Media: How to play your cards right

Build relationships before you need them

I recently spoke to a group of medical professionals interested in building media relationships. That got me thinking about the relationships with sources that I have built up in the past 30 years, and particularly the sources of the last 10 years, for gambling articles.

As I explained to the group, the more people I can talk to, the more information I get, and the more complete I can make my stories. That’s very much about relationships.

But they wanted to know what to do on their side: how to be covered fairly and accurately. (We’re not even talking “positively” here.) Both hospitals and casinos are often misunderstood; some journalists who cover them haven’t even set foot on the property being covered.

Slots came to South Florida only in the last 10 years. After it did, I found it important to keep in touch with other people in our newsroom for whom the topic was new. So when our night reporter wanted to chase down a reader’s complaint about how a casino “closed down because they knew a slot machine was about to hit,” I explained what a random number generator was. Similarly, I pointed out that because poker players often sell pieces of their future income, a $10 million career winner quite probably never got to keep all of that $10 million.

So as I thought about how medical professionals might be presented in a fair light, I realized that I could modify my suggestions to be relevant to those in the casino business:

News is more immediate: Most of the public now consumes their news via their computer, phone, or television, not via newsprint. And news is more immediate. Newspaper deadlines often used to be 6 p.m., for the morning papers. Today, news reporters write and publish (electronically) whatever they know (or parts of it) as soon as they learn of it. TV used to gear up for the 6 p.m. or 11 p.m. newscast; today TV news is on 24 hours per day. So it’s important for sources to provide (reliable) information to reporters as soon as possible, particularly when there is a controversy, and to keep providing it as new information arrives.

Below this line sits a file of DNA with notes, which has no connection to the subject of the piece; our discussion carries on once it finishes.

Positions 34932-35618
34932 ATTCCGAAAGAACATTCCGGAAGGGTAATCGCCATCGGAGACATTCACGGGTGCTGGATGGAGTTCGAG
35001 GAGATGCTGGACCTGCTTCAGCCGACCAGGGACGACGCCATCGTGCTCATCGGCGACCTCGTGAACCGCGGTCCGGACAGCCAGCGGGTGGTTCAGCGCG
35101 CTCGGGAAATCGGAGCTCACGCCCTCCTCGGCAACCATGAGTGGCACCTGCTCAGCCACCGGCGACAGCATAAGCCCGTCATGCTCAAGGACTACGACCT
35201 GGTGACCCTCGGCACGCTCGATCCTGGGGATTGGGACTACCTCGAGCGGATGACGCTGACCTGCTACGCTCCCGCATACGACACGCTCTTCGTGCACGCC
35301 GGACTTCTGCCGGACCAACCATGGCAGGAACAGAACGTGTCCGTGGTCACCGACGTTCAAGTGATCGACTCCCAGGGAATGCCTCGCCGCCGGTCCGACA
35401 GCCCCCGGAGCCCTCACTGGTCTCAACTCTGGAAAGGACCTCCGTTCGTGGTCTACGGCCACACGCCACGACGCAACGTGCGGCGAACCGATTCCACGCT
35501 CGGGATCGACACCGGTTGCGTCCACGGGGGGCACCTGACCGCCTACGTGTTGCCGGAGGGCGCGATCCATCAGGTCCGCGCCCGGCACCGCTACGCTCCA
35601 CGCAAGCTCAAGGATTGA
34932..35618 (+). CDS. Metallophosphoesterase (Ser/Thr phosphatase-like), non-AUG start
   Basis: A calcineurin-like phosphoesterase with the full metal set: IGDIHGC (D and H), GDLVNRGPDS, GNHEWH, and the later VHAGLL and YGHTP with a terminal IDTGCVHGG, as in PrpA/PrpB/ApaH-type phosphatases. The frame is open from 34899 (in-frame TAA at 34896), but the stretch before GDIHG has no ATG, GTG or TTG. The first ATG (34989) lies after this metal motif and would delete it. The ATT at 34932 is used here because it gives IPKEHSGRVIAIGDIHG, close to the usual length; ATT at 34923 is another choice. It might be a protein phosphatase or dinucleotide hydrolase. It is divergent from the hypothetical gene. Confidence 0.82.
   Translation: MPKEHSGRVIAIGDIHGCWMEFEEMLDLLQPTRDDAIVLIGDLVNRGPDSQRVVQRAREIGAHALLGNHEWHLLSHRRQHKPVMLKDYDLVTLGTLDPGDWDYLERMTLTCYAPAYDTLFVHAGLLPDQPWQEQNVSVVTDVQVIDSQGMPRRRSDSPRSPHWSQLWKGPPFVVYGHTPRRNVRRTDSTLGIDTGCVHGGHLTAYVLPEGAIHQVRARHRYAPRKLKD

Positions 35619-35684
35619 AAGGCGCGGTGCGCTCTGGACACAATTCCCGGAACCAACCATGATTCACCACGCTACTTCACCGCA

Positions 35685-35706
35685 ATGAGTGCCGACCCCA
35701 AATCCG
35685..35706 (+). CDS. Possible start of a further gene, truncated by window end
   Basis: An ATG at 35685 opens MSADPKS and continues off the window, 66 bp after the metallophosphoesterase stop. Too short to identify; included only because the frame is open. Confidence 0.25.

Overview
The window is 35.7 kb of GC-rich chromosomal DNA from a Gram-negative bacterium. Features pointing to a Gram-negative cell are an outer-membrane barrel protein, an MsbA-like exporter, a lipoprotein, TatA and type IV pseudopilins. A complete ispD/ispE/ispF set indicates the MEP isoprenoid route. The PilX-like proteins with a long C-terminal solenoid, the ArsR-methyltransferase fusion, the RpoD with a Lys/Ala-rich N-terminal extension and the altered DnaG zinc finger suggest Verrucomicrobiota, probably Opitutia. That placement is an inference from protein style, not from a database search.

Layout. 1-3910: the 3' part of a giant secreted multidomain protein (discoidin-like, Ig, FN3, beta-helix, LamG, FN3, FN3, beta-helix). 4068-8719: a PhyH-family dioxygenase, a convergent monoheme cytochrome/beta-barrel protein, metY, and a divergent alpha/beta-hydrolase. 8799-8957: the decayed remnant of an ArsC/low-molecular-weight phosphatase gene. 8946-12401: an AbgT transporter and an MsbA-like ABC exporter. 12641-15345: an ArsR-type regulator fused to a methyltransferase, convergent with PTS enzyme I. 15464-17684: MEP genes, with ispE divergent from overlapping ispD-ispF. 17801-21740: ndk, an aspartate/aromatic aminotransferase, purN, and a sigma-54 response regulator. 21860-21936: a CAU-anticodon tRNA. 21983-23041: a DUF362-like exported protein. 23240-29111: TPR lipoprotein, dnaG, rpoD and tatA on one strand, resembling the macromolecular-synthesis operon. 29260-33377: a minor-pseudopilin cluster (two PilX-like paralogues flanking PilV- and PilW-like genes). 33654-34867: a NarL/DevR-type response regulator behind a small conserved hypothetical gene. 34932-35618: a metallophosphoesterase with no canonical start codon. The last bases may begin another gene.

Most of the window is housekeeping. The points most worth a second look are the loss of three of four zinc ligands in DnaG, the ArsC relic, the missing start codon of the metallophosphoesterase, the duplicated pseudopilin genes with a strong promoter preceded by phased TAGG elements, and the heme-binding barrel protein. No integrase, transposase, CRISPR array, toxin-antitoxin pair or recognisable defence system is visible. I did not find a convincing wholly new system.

There are fewer journalists with deep backgrounds: The number of full-time reporters has dropped. There used to be one traditional journalist for every PR person. Now the ratio is one to five. So what does that mean for you? Basically, the specialist reporter has likely left the building. Don’t make assumptions about what journalists actually do know.

But now everyone’s a journalist: With blogs, Twitter, and Facebook, that demarcation line for who is “media” and who is not is now quite blurred. So efficient media relations require a deep awareness of how your customers get their information.

There are many ways to get your news into the media. Figure out what your goal is. Do you have an expert to offer up for a story about a current trend, be it in technology, entertainment, food, or holiday activities? Do you have events to be listed or included in public service announcements? Is there a human interest story involving an employee or customer? Do you have charity news to share with community newspapers, websites, or local TV “feel good” segments?

Lay the groundwork beforehand. Make sure media members follow you on Twitter, and make sure you follow them. And go to competitors’ Twitter accounts and follow everyone they follow. And to keep up with the entire industry, go to Poynter.org, a journalism site. The same flyers you mail to smaller players should also go to selected media, to keep your property on their mind. And if you have time, invite media members individually to your property for no specific reason, have lunch with them, give them a pen with your company name on it, whatever - so they’re more likely to think of you when they need contacts for certain stories. (But don’t insult their ethics with offers of free play.)

Make sure your company is prepared in case something bad happens. Every person in your business, including phone receptionists and greeters, needs to know your media policy. Media contacts must be accessible: if you’re such a person, make sure everyone has your number.

It’s never over until it’s over: Finally, realize that the Internet now gives you a second chance. Most newspapers and TV stations post versions of their coverage online before they print it or air it. So if they didn’t get it exactly right, there is still time to speak up – and you’re more likely to be heard, and heard accurately, if you have that relationship already in place.

Get daily gambling news at SouthFloridaGambling.com Twitter: @NickSortal